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Without some fat, the cake is likely to be tough and not very tasty; much of the flavor is conveyed through the fat. The only way you’re likely to get a fluffy product with those ingredients is by whipping the eggs separately.

You may want to investigate the cake type of “genoise”.

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Posted: 27 January 2014 06:56 PM   [ Ignore ]   [ # 4 ]
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Do u want a spongey texture ? Like Angel food cake, the more meringue the lighter.

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Posted: 28 January 2014 03:19 AM   [ Ignore ]   [ # 5 ]
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CharlesT - 27 January 2014 06:24 PM

Without some fat, the cake is likely to be tough and not very tasty; much of the flavor is conveyed through the fat. The only way you’re likely to get a fluffy product with those ingredients is by whipping the eggs separately.

You may want to investigate the cake type of “genoise”.

Genoise I believe uses butter (the one thing I can’t have) so that’s a no-no :(

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Posted: 28 January 2014 09:13 AM   [ Ignore ]   [ # 6 ]
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susie1611 - 28 January 2014 03:19 AM

Genoise I believe uses butter (the one thing I can’t have) so that’s a no-no :(

It uses melted butter, so probably any liquid fat would work.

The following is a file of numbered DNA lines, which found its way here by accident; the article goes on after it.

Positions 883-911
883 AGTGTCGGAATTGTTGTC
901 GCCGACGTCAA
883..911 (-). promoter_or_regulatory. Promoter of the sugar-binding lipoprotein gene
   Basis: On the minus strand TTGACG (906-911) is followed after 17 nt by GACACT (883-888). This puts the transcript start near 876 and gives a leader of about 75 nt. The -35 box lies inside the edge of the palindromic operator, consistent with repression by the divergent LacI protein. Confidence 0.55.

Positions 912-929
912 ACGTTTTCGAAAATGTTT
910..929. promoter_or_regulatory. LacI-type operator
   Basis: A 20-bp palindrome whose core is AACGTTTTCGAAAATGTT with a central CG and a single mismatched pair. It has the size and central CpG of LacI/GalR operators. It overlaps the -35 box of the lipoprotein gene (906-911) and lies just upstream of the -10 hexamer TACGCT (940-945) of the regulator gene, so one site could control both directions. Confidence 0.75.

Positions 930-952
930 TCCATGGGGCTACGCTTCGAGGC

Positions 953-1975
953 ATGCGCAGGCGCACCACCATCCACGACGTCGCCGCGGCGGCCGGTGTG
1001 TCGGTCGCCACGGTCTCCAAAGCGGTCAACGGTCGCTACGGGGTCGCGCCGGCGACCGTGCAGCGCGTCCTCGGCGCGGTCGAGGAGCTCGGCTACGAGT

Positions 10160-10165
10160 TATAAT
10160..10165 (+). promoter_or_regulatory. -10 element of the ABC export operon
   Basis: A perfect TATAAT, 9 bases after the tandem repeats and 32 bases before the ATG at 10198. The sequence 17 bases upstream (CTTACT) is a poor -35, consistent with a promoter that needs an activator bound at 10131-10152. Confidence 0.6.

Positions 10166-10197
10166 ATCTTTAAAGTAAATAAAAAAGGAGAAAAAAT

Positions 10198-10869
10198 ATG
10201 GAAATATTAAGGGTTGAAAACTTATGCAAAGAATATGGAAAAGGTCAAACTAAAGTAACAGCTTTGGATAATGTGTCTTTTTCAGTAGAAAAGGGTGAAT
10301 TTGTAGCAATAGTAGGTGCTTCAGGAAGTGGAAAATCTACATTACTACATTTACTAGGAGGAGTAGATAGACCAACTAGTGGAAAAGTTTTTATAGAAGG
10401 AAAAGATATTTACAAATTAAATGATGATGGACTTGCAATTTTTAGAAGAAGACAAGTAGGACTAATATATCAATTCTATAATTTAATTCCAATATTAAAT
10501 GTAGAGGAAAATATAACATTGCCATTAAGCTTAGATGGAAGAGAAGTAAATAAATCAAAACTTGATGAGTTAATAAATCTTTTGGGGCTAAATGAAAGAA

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Posted: 28 January 2014 01:03 PM   [ Ignore ]   [ # 7 ]
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CharlesT - 28 January 2014 09:13 AM
susie1611 - 28 January 2014 03:19 AM

Genoise I believe uses butter (the one thing I can’t have) so that’s a no-no :(

It uses melted butter, so probably any liquid fat would work.

 

That’s great! thanks. I have nothing against vegetable oil for instance!

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Posted: 29 January 2014 08:24 AM   [ Ignore ]   [ # 8 ]
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susie1611 - 27 January 2014 03:45 PM

Hello all

I would like to make a cake from the following ingredients and I’d like it to be as light and airy as possible:

flour
maple syrup
cocoa powder
eggs
milk

I made a delicious one with the same ingredients except I used sunflower oil instead of eggs. That one turned out to be dense-ish. I’m hoping I can achieve a more fluffy and lighter cake if I use eggs instead of the oil?

So generic query: do eggs make a cake lighter/more airy/more moist/less dense? How many eggs should one use for your average cake, is there a case of too many?

Thanks so much in advance
Susie


SUSIE1611:
  Good morning. Susie, you can consider a “ROULADE” (Jelly Roll) style cake. It has no butter in it.

Susie, you can consider a “CHEESECAKE” as well It has no place in it for butter.

  Susie you say you would consider employing veg oil for the butter. Many recipes lend themselves for a subst. I know how to do that.
Susie, I really would consider using HONEY rather than maple syrup in your recipes.

Susie, if you select a recipe using butter, post it & we will see if it can be made using oil for butter.

Susie, I can eat butter but if I taste it I will spit it out & then wash my mouth out. TERRIBLE taste.

Enjoy the rest of the day young lady.

  ~FRESHKID.